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By this time we’d ridden 170+ miles, and we stopped at the usual place to fuel up before riding into Flagstaff. I found that my F800ST got 67.7 mpg, which isn’t unusual for that bike. Then we rode into Flagstaff, to the Indian restaurant that we like. Yes, we rode all those miles just to have lunch at that particular restaurant (and enjoy our bikes, of course). As we pulled in to park, clouds blocked out the sun and it started to rain, and with the rain there were a few flurries of snow.

Hal and I had a nice leisurely lunch at the Indian buffet. Foods like Chicken Tikka Masala, naan bread, and then to finish it off, the coffee was excellent, too. We took our time,   talking and planning future road trips. Soon the restaurant emptied, and we knew it was time to leave.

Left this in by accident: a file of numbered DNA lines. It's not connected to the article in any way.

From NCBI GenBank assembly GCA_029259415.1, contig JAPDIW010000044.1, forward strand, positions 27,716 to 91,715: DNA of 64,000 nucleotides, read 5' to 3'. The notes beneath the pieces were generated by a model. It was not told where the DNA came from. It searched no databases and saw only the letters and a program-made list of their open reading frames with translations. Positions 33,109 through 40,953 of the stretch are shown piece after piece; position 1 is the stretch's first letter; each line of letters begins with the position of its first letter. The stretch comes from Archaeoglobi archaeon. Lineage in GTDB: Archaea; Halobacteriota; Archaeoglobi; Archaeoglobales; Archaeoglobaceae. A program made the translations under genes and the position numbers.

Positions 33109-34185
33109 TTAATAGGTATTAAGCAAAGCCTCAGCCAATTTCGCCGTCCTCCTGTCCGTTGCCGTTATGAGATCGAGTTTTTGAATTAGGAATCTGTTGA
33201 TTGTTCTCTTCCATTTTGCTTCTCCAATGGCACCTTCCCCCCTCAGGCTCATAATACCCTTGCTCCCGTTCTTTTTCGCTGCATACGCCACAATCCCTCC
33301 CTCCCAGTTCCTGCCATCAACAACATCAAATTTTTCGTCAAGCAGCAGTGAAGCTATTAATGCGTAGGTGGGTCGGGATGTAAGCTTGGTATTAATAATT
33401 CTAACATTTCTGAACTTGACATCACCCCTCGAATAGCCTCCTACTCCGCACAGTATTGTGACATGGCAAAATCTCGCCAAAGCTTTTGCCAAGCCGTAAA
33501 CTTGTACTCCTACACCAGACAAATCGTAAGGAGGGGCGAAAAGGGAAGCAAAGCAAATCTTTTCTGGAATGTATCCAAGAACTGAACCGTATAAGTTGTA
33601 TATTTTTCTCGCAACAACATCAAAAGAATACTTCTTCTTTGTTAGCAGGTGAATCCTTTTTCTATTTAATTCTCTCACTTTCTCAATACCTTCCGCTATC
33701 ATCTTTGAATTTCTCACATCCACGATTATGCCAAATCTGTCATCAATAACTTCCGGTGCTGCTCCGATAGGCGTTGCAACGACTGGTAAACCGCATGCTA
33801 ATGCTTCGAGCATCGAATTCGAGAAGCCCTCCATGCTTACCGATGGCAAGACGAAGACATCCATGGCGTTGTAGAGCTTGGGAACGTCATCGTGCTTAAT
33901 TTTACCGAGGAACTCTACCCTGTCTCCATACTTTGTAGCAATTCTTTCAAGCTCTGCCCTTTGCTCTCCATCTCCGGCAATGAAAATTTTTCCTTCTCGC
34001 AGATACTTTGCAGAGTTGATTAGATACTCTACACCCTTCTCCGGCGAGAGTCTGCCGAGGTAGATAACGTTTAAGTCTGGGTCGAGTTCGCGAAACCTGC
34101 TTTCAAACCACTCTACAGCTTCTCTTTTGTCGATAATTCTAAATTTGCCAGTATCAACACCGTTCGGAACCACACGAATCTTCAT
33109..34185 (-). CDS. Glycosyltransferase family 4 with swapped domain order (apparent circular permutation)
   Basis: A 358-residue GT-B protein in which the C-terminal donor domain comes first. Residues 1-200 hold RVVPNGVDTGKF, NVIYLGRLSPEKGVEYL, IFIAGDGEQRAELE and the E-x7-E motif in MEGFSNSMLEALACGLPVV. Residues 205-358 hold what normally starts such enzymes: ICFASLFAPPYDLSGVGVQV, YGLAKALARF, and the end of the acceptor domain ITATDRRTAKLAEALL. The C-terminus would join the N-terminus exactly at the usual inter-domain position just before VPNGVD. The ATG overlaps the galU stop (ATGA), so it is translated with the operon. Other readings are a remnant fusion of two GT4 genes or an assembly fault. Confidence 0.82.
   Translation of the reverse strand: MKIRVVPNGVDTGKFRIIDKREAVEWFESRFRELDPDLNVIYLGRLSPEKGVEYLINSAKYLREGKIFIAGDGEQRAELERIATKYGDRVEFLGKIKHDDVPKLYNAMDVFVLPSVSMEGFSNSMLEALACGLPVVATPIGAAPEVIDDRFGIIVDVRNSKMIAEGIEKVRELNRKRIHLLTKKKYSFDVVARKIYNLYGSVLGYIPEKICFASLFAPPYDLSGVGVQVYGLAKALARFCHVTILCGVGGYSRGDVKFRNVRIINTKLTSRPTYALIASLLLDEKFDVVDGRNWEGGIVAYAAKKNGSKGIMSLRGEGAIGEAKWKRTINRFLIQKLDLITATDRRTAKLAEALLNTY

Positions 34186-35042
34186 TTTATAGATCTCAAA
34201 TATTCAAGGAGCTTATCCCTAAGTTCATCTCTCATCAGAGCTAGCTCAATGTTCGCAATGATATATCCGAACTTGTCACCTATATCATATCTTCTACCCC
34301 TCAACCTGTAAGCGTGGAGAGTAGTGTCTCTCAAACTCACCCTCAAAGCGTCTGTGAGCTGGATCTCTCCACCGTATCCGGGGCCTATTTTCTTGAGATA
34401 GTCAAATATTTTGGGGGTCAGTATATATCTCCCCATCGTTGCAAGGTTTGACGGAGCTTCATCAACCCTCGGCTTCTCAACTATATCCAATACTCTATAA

Outside, it had been sun and clouds while we ate, but now a dark squall line advanced on us from the south. We saw it as we walked out to the bikes. We’d better gear up and get out of here, I thought, even though I secretly wanted to be IN it.

Just then, a young guy got out of the pickup truck that was parked right next to us. “Hey, that’s the exact bike I’m interested in!” he exclaimed to Hal, looking at his F800GS. The two guys got into a big conversation about the GS while the rain got heavier and heavier, and soon turned to snow. The sky was getting darker by the minute. I was getting wet because I couldn’t put my helmet on. I ride with earplugs and it is difficult to hear people talking with them in, unless it is Hal on the intercom. While I was standing there, I put my rain gear on so the rest of me wouldn’t get wet. I couldn’t believe that the guy was making us stand there talking to him while we got wet. Obviously he was not a rider!